Because much of the information vital to public understanding of the national security decisions and actions of the government is classified -- and much of it improperly classified -- the public is dependent on information routinely provided to the press and to NGOs by government officials. If the Obama Administration succeeds in this effort to persuade the courts the section 793 covers leaks to the press and to compel reporters to reveal sources of information, the administration's commitment to increased transparency and accountability will be completely undermined; and the public's ability to monitor the behavior of the government, eviscerated. The same result would occur if Congress were to enact a statute making it a crime to publish information that the government has classified.

It is by no means clear that either effort will succeed. In fact there is considerable doubt that Congress has criminalized efforts by government officials to provide information to the press, except for very specific categories of information, and if it has or does, that such a statute can meet constitutional scrutiny given the breadth of over-classification. Nor is it clear that the First Amendment permits the government to compel a reporter to reveal a source when the only "crime" to which he or she is a witness, is the receipt of information.

In a perfect world, the Congress and the administration would retreat from these maximalist positions and accept that given the breadth of over-classification and the requirements of the First Amendment, actions to provide information to the public may be considered criminal only if Congress has enacted a narrow statute covering a specific and well-defined category of information meriting such protection and stating the circumstances under which either government officials or private citizens have committed a crime.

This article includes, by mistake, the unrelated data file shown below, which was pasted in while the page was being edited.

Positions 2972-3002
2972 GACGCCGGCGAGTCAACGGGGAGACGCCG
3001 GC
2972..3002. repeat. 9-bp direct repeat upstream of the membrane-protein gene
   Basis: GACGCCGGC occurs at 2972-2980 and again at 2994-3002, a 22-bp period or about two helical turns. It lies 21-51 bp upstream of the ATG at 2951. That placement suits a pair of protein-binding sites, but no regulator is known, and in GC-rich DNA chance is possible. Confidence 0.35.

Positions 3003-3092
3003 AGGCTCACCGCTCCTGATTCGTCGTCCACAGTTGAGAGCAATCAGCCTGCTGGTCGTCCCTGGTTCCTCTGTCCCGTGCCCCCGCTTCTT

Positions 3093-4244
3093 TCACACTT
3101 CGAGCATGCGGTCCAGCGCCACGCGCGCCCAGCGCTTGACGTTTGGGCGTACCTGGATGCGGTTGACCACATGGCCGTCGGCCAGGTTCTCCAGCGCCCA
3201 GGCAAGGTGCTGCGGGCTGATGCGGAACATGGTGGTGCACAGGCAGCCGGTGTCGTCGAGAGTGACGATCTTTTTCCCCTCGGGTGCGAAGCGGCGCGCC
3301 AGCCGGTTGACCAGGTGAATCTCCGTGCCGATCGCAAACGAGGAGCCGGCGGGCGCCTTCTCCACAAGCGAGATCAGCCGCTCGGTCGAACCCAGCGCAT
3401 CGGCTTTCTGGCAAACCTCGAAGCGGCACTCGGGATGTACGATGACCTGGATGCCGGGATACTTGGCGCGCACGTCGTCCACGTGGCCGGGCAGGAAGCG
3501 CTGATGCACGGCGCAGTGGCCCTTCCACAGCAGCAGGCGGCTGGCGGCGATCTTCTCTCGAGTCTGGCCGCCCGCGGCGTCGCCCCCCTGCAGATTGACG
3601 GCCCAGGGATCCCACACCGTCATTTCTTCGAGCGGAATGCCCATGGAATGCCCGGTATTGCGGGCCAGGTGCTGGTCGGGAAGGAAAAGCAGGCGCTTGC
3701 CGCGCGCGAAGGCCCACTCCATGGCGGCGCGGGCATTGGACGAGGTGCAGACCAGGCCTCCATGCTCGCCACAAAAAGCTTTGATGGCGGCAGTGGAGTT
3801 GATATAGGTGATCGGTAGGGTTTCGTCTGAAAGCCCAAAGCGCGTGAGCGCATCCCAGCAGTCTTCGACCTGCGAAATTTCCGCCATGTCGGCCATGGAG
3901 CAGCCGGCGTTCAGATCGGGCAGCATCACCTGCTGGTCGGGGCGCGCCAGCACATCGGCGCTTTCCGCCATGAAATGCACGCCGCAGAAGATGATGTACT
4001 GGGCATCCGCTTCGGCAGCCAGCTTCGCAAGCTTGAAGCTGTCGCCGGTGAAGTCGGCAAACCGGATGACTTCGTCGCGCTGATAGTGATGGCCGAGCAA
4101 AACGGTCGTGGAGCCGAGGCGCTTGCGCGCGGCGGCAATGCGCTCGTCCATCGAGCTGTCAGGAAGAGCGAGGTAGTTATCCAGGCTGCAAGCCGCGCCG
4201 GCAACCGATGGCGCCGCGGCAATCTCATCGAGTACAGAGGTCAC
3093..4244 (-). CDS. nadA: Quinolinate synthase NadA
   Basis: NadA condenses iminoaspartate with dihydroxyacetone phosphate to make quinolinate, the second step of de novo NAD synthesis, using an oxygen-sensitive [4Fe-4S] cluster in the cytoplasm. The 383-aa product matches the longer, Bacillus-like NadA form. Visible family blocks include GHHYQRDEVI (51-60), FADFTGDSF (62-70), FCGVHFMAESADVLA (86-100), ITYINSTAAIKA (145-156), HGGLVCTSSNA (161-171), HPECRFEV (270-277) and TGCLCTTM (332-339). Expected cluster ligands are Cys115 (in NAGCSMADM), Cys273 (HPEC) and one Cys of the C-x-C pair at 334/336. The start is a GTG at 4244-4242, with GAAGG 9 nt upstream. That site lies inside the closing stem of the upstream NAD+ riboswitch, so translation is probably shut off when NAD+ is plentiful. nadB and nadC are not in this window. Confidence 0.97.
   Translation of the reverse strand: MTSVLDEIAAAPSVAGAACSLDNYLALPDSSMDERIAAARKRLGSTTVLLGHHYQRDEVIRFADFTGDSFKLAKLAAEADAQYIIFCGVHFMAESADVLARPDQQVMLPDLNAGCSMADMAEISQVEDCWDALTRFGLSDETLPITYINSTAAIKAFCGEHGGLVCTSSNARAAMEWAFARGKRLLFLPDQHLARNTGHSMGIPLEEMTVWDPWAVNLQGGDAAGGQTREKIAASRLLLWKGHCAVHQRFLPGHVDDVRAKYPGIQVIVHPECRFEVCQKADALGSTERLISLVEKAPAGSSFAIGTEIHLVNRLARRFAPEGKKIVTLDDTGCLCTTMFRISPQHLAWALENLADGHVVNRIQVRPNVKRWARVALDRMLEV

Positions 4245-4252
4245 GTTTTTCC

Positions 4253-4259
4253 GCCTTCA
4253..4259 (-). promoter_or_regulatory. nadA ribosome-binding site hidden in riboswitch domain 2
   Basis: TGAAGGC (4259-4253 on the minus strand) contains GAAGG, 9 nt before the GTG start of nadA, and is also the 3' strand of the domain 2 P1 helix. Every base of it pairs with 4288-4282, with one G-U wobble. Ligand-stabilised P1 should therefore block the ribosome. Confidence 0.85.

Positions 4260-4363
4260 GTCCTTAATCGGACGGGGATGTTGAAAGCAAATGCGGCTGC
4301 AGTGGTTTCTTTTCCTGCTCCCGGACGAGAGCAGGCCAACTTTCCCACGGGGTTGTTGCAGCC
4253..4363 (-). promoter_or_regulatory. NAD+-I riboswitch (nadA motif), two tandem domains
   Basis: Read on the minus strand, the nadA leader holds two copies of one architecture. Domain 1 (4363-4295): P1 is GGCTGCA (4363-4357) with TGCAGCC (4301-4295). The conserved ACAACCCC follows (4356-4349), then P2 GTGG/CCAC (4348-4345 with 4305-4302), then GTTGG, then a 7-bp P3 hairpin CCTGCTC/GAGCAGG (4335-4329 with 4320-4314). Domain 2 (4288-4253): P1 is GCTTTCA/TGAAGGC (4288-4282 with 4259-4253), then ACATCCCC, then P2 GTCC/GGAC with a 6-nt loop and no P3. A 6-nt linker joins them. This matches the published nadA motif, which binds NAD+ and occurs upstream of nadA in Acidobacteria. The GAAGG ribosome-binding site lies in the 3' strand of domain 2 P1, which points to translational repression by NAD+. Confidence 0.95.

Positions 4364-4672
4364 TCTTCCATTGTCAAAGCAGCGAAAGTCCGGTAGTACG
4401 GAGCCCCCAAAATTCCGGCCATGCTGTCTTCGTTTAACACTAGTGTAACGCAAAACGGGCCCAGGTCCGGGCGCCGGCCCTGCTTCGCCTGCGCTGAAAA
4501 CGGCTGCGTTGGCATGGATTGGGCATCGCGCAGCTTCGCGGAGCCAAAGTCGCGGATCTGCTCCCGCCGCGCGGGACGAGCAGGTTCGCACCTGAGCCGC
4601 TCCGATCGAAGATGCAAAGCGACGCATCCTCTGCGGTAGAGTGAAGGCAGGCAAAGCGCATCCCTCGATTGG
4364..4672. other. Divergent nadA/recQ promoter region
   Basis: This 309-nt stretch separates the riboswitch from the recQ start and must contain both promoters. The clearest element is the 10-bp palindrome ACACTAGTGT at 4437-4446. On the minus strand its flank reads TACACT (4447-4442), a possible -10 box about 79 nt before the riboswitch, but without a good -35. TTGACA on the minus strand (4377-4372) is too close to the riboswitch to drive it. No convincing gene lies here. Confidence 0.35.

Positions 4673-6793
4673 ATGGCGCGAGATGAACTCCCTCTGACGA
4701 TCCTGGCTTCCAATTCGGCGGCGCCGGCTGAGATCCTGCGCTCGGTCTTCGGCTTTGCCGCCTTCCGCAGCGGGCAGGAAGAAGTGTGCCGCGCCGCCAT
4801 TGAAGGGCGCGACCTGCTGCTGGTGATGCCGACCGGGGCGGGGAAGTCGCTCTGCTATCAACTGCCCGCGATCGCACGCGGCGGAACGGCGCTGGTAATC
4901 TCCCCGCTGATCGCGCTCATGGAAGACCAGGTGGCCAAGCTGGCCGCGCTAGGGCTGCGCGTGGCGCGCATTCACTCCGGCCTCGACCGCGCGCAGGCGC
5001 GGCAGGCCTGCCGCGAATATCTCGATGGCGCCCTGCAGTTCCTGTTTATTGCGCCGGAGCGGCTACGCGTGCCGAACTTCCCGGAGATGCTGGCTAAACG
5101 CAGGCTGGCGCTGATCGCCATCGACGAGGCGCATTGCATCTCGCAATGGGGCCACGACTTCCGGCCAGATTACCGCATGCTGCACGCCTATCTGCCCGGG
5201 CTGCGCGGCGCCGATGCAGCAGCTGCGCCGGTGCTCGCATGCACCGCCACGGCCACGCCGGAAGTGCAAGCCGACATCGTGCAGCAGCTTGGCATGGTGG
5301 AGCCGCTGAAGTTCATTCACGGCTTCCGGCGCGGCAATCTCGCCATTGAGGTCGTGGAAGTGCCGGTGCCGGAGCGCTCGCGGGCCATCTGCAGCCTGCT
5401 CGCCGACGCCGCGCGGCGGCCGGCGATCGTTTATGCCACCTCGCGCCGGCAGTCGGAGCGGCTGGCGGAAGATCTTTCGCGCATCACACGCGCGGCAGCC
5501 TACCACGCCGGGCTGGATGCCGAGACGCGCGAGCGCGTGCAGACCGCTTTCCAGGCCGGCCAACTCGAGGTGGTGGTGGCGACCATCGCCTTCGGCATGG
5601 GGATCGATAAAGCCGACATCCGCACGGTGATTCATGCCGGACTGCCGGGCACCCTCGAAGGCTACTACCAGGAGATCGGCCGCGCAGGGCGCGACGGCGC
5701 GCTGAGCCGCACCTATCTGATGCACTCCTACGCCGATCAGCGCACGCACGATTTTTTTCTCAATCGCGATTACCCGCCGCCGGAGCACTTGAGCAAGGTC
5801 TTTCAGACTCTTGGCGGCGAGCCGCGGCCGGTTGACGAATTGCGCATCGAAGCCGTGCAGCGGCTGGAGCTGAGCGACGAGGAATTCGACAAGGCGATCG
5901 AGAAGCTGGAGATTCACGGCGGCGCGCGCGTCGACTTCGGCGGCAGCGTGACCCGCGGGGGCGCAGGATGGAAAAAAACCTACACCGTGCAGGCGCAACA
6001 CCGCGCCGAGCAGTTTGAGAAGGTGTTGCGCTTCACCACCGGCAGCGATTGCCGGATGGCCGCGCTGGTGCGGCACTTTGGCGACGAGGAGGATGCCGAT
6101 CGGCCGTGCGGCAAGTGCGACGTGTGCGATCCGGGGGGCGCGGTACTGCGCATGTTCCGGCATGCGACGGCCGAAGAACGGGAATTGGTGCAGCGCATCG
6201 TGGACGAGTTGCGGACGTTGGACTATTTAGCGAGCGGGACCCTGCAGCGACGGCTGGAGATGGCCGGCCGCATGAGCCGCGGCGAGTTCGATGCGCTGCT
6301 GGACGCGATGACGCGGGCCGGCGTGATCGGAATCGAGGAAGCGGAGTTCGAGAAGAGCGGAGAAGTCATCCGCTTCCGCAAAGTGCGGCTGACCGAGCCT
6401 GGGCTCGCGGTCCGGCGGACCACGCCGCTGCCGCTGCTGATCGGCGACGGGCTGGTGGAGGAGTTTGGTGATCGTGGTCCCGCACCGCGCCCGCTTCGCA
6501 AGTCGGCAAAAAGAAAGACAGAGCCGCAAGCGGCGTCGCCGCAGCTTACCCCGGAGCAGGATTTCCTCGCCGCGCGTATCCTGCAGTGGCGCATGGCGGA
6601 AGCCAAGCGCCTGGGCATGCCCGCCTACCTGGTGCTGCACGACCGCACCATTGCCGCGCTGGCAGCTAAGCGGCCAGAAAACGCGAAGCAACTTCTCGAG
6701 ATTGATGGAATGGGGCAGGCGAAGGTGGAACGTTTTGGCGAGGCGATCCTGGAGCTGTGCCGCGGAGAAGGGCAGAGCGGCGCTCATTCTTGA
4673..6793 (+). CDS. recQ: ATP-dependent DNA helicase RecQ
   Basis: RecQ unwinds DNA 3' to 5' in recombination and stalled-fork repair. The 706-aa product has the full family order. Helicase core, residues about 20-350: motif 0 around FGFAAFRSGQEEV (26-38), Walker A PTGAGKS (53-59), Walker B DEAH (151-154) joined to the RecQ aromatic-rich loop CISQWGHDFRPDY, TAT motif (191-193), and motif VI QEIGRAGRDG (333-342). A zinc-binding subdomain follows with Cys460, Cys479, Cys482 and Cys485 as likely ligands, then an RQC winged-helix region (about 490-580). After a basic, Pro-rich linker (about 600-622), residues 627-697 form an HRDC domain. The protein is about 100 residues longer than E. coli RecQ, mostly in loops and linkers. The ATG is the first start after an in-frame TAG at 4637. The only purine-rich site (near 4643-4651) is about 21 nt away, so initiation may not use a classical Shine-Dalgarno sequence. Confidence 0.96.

There is, however, no possibility that the administration will retreat from such a long held executive branch position, especially now that it is under criticism for not bringing indictments for other leaks to the press. The government's posture in the cases brought by the Obama Administration suggests that it may have learned from previous cases brought under section 793. For instance, the AIPAC case suggests that indictments brought against private citizens without security clearances cannot be sustained. The Drake case may have led to conclusions that the government should only issue indictments when the information revealed was rightly classified in that its disclosure would clearly harm the national interest.

In the short run, Congress will not legislate to prevent Section 793 from being used to punish efforts to publish information. Congress is in fact, much more likely to enact a statute which does make it a crime, at least for government officials, to disclose any classified information to the press. It must be urged to move slowly and deliberately.